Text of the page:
The transcript filed in this court does not contain the text of the motion to suppress. The transcript on appeal must contain "all of the record, recitals, proceedings, and evidence necessary to the determination of all questions" presented to the appellate court for decision or there is nothing for the appellate court to decide. Ward v. State, 451 S.W.2d 79, 81 (Mo.1970). Accord State v. Battle, 588 S.W.2d 65, 69 (Mo.App.1979). It is appellant's responsibility to see that a complete record is filed. Jackson v. State, 514 S.W.2d 532, 533 (Mo. 1974); State v. Battle, 588 S.W.2d at 70. Here, without the text of the motion to suppress, there is nothing to review.[1]

Furthermore, we believe that the evidence was properly admitted in evidence because Officer Ferrari had sufficient cause to make an investigatory stop.

As our supreme court stated in State v. Lasley, 583 S.W.2d 511 (Mo.banc 1979):

Where police officers entertain a reasonable suspicion that criminal activity may be afoot, they may stop the suspected person, identify themselves as police officers, require the suspect to identify himself, and make reasonable inquiries concerning *460 his activities. Adams v. Williams, 407 U.S. 143, 146, 92 S. Ct. 1921, 1923, 32 L. Ed. 2d 612 (1972); Terry v. Ohio, 392 U.S. 1, 22, 88 S. Ct. 1868, 1880, 20 L. Ed. 2d 889 (1968); State v. Rankin, 477 S.W.2d 72, 75 (Mo.1972) (per curiam); State v. Johnson, 566 S.W.2d 510, 513 (Mo.App.1978). The United States Supreme Court has found that the `reasonable suspicion' that entitles an officer to stop an individual is present when the officer is `able to point to specific and articulable facts which, taken together with rational inferences from those facts, reasonably warrant that intrusion.' Terry, 392 U.S. at 21, 88 S. Ct. at 1880. See also United States v. Brignoni-Ponce, 422 U.S. 873, 884, 95 S. Ct. 2574, 2581, 45 L. Ed. 2d 607 (1975). (emphasis original).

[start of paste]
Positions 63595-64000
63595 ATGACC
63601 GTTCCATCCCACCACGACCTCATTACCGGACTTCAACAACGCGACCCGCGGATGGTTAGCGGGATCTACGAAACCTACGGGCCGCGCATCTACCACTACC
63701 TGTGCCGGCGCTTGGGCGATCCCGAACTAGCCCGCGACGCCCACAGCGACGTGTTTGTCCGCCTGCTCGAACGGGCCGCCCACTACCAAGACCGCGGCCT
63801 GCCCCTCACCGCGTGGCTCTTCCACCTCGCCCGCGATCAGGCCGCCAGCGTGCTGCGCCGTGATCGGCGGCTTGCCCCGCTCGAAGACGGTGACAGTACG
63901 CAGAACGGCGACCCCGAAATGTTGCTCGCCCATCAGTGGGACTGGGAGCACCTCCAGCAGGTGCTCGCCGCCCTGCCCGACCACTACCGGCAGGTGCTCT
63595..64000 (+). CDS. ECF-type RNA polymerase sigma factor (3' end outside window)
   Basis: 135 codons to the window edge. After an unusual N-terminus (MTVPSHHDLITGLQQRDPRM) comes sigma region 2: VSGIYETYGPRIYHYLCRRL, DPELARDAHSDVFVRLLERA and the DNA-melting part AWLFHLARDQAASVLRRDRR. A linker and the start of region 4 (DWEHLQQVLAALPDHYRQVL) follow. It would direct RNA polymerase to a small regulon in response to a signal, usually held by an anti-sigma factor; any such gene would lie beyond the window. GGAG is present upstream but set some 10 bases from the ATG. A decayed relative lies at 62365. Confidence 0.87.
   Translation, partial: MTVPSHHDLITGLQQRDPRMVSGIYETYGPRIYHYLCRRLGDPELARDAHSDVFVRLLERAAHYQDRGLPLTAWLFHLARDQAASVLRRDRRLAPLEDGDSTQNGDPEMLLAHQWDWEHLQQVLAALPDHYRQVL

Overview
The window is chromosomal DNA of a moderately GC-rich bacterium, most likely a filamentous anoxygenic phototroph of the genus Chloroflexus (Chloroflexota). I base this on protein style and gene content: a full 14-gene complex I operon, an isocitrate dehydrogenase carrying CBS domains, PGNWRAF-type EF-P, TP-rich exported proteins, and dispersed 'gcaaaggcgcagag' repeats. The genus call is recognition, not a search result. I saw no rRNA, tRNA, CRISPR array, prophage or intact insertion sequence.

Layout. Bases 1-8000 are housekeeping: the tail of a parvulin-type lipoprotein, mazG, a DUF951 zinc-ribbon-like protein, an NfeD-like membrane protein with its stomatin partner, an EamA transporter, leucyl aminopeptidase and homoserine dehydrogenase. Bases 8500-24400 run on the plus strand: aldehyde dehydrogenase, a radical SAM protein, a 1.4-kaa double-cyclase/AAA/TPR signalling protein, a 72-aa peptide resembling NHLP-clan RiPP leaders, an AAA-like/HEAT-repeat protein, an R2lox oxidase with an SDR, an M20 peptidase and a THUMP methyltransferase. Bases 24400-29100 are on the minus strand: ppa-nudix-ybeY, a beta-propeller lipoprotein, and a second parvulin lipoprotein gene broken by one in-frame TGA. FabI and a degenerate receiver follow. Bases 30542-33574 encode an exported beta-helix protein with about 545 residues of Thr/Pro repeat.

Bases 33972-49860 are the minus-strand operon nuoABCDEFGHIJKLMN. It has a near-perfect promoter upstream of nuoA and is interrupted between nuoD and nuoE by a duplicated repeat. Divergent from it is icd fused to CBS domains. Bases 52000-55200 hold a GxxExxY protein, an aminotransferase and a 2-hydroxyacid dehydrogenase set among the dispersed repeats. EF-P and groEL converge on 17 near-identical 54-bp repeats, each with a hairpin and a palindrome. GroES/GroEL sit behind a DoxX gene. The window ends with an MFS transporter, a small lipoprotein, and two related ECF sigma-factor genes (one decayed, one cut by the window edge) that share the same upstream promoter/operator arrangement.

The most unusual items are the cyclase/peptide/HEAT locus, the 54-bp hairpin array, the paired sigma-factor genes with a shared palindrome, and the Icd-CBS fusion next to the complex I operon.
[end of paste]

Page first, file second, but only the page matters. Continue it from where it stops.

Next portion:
Id. at 518.

Here, the activities of the four individuals at Northwest Plaza, together with the rational inferences therefrom, was sufficient for Officer Ferrari to "entertain a reasonable suspicion that criminal activity [was] afoot" and justified his pursuit and stop of the Chevrolet. Once Officer Ferrari approached the car and saw within it the stolen clothing, the clothing was subject to seizure as evidence in plain view. See State v. Tippett, 588 S.W.2d 742 (Mo.App.1979). Since the plain view search was proper, the state's exhibits 1-8 (the clothing) were appropriately admitted in evidence.

Judgment affirmed.

DOWD, P. J., and CRIST, J., concur.


[1] In the state's brief, it contends that there had been no objection made at trial to the introduction of the clothing seized from the car on the ground that it was the product of an illegal search. Therefore, the state contends the defendant's point is not preserved. On the date the transcript was filed in this court, defendant filed a stipulation separate from the transcript. It reads as follows:

Comes now the parties and agree that counsel for defendant, Charles McClain, reiterated his Motion To Suppress Evidence previously overruled at the time fo [sic] trial, and that the trial court again overruled said Motion to Suppress, but granted that all evidence admitted at trial would be taken subject thereto.

This stipulation was signed by defense attorney and assistant prosecuting attorney and approved by circuit judge. In view of our resolution of this point, we need not determine if this stipulation preserved the point.